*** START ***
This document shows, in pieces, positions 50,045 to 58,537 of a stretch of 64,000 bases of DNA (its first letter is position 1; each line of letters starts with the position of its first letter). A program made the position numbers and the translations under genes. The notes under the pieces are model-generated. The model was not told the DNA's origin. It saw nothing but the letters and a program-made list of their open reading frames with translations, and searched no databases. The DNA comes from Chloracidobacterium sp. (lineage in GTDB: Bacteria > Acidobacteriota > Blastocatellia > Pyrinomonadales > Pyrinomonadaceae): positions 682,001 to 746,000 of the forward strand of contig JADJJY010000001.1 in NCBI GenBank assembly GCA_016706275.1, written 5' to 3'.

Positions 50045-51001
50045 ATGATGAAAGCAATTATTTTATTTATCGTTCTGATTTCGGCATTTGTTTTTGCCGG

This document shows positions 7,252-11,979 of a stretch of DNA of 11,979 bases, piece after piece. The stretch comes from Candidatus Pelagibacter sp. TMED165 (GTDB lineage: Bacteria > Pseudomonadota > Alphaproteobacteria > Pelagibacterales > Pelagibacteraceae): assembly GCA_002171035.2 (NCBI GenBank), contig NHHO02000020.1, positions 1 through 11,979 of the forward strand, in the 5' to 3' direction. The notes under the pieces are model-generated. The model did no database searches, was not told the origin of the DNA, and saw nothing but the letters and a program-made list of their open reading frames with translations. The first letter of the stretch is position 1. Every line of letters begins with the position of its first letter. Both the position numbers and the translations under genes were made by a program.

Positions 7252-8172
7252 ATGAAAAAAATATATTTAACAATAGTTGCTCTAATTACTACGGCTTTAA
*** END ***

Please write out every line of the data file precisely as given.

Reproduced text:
This document shows, in pieces, positions 50,045 to 58,537 of a stretch of 64,000 bases of DNA (its first letter is position 1; each line of letters starts with the position of its first letter). A program made the position numbers and the translations under genes. The notes under the pieces are model-generated. The model was not told the DNA's origin. It saw nothing but the letters and a program-made list of their open reading frames with translations, and searched no databases. The DNA comes from Chloracidobacterium sp. (lineage in GTDB: Bacteria > Acidobacteriota > Blastocatellia > Pyrinomonadales > Pyrinomonadaceae): positions 682,001 to 746,000 of the forward strand of contig JADJJY010000001.1 in NCBI GenBank assembly GCA_016706275.1, written 5' to 3'.

Positions 50045-51001
50045 ATGATGAAAGCAATTATTTTATTTATCGTTCTGATTTCGGCATTTGTTTTTGCCGG

This document shows positions 7,252-11,979 of a stretch of DNA of 11,979 bases, piece after piece. The stretch comes from Candidatus Pelagibacter sp. TMED165 (GTDB lineage: Bacteria > Pseudomonadota > Alphaproteobacteria > Pelagibacterales > Pelagibacteraceae): assembly GCA_002171035.2 (NCBI GenBank), contig NHHO02000020.1, positions 1 through 11,979 of the forward strand, in the 5' to 3' direction. The notes under the pieces are model-generated. The model did no database searches, was not told the origin of the DNA, and saw nothing but the letters and a program-made list of their open reading frames with translations. The first letter of the stretch is position 1. Every line of letters begins with the position of its first letter. Both the position numbers and the translations under genes were made by a program.

Positions 7252-8172
7252 ATGAAAAAAATATATTTAACAATAGTTGCTCTAATTACTACGGCTTTAA